Evgenii Baratynskii

The following article is from The Great Soviet Encyclopedia (1979). It might be outdated or ideologically biased.

Baratynskii, Evgenii Abramovich


(also E. A. Boratynskii). Bora Feb. 19 (Mar. 2), 1800, in the village of Mara, Tambov Province; died June 29 (July 11), 1844, in Naples; buried in St. Petersburg. Russian poet. Born into a noble family of modest means.

In 1819, Baratynskii was enrolled as a private in one of the St. Petersburg regiments. He served in a regiment stationed in Finland from 1820 to 1825 and retired in 1826. He began publishing in 1819. At first he wrote elegies and epistles (for example, Dissuasion [“Do not tempt me without need . . .”], 1821; put to music by M. I. Glinka) marked by the striving toward a psychological exposition of feelings in their complexity and internal dynamics. In 1826, Baratynskii’s “Finnish tale” in verse, Eda, was published. The book Two Tales in Verse (1828) was a manifestation of his friendship with A. S. Pushkin and the closeness of their literary positions; it included Pushkin’s narrative poem Count Nulin and Baratynskii’s narrative poem The Ball. After the revolt of the Decembrists was crushed, his poems were characterized by pessimistic themes of loneliness, grief, the inferiority of human nature, the vanity of existence, the coming destruction of mankind, and the doom of art. Affirmative notes can be heard in his last poems, written during his journey to Italy (The Steamboat, 1844).

Philosophical concerns and profundity of thought are characteristic of Baratynskii’s poetry. V. G. Belinskii considered “Mr. Baratynskii unquestionably the leading figure among those poets who made their appearance together with Pushkin” (Poln. sobr. soch., vol. 6, 1955, p. 479).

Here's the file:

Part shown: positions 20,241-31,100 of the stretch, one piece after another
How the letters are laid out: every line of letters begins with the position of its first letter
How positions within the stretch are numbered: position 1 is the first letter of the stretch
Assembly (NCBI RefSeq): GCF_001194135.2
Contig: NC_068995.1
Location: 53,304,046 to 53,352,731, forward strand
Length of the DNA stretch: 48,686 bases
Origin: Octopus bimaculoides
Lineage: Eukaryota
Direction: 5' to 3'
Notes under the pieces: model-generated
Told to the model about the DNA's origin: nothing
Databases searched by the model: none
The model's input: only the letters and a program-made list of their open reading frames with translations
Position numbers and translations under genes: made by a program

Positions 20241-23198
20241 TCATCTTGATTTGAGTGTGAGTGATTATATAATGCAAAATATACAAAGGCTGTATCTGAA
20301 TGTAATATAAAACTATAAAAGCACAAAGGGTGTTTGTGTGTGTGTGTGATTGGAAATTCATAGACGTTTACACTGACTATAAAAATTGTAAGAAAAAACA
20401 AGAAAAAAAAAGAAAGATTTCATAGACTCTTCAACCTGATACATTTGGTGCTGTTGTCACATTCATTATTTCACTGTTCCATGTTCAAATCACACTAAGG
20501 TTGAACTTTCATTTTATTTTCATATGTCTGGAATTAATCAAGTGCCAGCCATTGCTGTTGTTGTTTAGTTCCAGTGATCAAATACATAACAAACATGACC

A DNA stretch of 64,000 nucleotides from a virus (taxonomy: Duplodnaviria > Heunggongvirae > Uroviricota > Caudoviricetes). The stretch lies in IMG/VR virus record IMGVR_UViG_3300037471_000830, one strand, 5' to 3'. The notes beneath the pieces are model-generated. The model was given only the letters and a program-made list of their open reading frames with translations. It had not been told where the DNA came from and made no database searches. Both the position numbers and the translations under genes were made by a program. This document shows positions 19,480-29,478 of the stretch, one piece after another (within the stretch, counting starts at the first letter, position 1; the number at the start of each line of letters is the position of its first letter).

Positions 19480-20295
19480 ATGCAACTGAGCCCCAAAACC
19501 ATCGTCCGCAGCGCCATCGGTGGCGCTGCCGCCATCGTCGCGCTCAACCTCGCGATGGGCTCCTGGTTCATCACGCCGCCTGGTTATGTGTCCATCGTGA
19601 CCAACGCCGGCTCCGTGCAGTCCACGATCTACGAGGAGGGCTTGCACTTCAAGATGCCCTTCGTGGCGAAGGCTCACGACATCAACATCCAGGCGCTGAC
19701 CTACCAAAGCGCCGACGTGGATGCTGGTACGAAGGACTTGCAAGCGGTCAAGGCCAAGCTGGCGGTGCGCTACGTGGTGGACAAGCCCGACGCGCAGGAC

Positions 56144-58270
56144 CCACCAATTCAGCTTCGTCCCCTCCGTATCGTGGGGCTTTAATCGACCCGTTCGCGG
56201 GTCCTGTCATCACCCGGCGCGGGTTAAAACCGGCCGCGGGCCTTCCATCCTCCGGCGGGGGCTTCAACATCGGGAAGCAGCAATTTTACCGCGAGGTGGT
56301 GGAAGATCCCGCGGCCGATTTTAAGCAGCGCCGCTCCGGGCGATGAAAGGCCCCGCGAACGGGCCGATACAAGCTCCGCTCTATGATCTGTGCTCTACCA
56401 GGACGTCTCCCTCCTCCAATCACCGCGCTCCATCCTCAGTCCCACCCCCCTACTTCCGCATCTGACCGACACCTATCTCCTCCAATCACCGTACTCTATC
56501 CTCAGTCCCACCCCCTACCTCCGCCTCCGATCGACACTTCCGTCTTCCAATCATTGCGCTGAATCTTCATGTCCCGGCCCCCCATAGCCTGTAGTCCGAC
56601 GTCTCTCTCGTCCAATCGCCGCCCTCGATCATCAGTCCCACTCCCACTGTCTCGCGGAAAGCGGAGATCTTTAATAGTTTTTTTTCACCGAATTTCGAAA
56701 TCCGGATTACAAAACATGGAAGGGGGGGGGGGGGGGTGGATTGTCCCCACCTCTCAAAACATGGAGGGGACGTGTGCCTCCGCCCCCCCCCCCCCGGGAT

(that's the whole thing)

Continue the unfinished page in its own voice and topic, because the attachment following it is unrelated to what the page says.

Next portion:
Baratynskii spent the last years of his life at the estate of Muranovo (which later belonged to the Tiutchevs) near Moscow. In 1919 a literary memorial museum devoted to Baratynskii and F. I. Tiutchev was established on the estate.


Poln. sobr. soch., vols. 1–2. Edited and with notes by M. L. Gofman. St. Petersburg, 1914–15.
Stikhotvoreniia. Poemy. Proza. Pis’ma. Introductory article by K. Pigarev. Moscow, 1951.
Poln. sobr. stikhotvorenii, 2nd ed. Introductory article, preparation of text, and notes by E. N. Kupreianova. Leningrad, 1957.


Belinskii, V. G. “O stikhotvoreniiakh g. Baratynskogo.” Poln. sobr. soch., vol. 1. Moscow, 1953.
Belinskii, V. G. Stikhotvoreniia E. Baratynskogo.” Poln. sobr. soch., vol. 6. Moscow, 1955.
Frizman, L. G. Tvorcheskii put’ E. A. Baratynskogo. Moscow, 1966.


The Great Soviet Encyclopedia, 3rd Edition (1970-1979). © 2010 The Gale Group, Inc. All rights reserved.
References in periodicals archive ?
Gasparov's "Tri tipa russkoi romanticheskoi elegii: Individual'nyi stil' v zhanrovom stile" (Kontekst 1988, 39-63) for a comparison of Pushkin's elegies to elegies by Evgenii Baratynskii and Zhukovskii.
All the great names are there, but so, too, are some minor authors who, in any other literature but Russian, would probably be regarded as major: the tragic poet Evgenii Baratynskii, the extraordinary Nadezhda Durova, who served as a man in the Russian army during the Napoleonic wars, and the polymath prince, Vladimir Odoevskii.